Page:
The illuminated sign of the Ent Center for the Arts invites: Dusty Loo Bon Vivant Theater. Family and friends celebrated the return of live theater indoors by honoring the late “bon vivant” described as “a connoisseur of the finer things in life”.
It was the 20th anniversary of Lester “Dusty” Loo’s death and family members Gary, Kathy, James and Susan Loo Pattee, as well as friends, the arts community and those of UCCS, have kept his legacy. living with a reception before opening. of “Every Shining Thing”.
One special gift that Dusty would have appreciated, all agreed, was a behind-the-scenes tour by TheatreWorks and the center staff.
From 1962, Dusty, joined by his brother Gary in 1964, had run the successful family business, LooArt Press / Current Inc., started by their parents in 1950. It was a greeting card business started. in the family home – even the kitchen table – and has grown into a large mail order catalog company known for its cards, gift wrap, stationery, freebies, and cookbook cookbooks. family matriarch and the test kitchens she opened. Current was sold in 1986 for $ 115 million.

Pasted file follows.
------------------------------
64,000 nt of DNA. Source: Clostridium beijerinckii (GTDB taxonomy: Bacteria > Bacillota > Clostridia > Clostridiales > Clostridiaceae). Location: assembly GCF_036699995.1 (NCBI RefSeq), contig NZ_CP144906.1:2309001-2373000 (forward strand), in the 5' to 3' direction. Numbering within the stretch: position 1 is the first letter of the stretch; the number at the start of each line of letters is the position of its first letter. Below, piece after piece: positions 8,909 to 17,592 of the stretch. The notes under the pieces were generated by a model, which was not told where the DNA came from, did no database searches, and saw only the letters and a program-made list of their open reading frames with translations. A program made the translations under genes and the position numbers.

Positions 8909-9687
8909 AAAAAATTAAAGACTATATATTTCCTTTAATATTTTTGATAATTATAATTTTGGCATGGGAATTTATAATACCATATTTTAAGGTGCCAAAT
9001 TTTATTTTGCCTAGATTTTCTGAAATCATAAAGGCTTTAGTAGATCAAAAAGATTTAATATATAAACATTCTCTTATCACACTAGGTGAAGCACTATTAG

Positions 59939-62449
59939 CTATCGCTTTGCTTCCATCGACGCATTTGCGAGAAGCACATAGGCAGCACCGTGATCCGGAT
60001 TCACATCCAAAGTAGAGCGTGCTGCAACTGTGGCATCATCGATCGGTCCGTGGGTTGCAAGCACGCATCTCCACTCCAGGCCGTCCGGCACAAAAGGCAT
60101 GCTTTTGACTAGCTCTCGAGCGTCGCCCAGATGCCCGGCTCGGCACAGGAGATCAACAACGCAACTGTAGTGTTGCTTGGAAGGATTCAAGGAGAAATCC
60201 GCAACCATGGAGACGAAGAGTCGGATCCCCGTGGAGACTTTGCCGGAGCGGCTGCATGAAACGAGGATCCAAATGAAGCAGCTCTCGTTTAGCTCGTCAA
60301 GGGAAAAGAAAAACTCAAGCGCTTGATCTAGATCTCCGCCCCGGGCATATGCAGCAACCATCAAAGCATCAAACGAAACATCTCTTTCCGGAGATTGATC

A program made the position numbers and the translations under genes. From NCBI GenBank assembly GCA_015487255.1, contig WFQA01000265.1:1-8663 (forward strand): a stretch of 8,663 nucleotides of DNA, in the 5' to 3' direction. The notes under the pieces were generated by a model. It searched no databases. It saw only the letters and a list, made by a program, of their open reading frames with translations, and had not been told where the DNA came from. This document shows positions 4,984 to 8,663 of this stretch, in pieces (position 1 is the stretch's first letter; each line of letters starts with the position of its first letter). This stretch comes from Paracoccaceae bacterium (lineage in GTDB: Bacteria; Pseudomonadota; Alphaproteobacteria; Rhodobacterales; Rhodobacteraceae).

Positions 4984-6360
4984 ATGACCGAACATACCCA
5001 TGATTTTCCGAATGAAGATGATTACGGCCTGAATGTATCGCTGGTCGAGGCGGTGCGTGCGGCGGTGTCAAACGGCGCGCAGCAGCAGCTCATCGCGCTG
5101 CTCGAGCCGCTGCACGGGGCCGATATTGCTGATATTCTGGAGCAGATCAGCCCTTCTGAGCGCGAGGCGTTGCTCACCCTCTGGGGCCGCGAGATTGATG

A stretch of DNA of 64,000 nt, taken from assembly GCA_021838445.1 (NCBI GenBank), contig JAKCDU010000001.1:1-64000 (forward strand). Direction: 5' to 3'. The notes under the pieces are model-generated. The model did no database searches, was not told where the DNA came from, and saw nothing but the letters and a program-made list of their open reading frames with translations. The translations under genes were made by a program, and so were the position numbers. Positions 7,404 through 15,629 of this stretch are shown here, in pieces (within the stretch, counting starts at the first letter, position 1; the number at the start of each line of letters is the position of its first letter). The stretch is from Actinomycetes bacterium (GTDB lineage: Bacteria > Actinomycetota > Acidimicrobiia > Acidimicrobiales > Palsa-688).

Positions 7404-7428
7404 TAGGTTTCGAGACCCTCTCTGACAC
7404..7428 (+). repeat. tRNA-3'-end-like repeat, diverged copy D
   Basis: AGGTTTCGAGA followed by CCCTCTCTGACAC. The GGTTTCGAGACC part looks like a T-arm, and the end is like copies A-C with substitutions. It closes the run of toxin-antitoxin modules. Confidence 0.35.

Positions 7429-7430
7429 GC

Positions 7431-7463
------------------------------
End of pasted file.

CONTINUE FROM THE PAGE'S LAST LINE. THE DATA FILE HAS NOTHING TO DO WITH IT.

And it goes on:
Because brothers Dusty and Gary were personally involved in philanthropic efforts and the arts and served on numerous boards of directors, the family established the Bloom Foundation. James Loo describes the name as “a philanthropy aimed at making things bigger”. The emphasis is on the arts, conservation and education.
Jon Medved, who had been president of Current Inc., knew exactly why âbon vivantâ perfectly describes Dusty Loo, who died on Christmas Day at the age of 64. Awarded by UCCS TheatreWorks Co-Founder Murray Ross, the narrative was for a happy, creative, first-class life and love of the theater that began at age 8 as a lead role in “The Littlest Wiseman “.
Medved said Loo was a comedian at heart with high school and college roles and was a regular at the Colorado Springs Civic Theater run by Orvis Grout. He was active and benefactor of TheatreWorks.
As guests toast Dusty with “Tequila Mockingbirds,” Medved revealed that Dusty had been an amateur magician as well as a “great businessman who could see the whole picture.”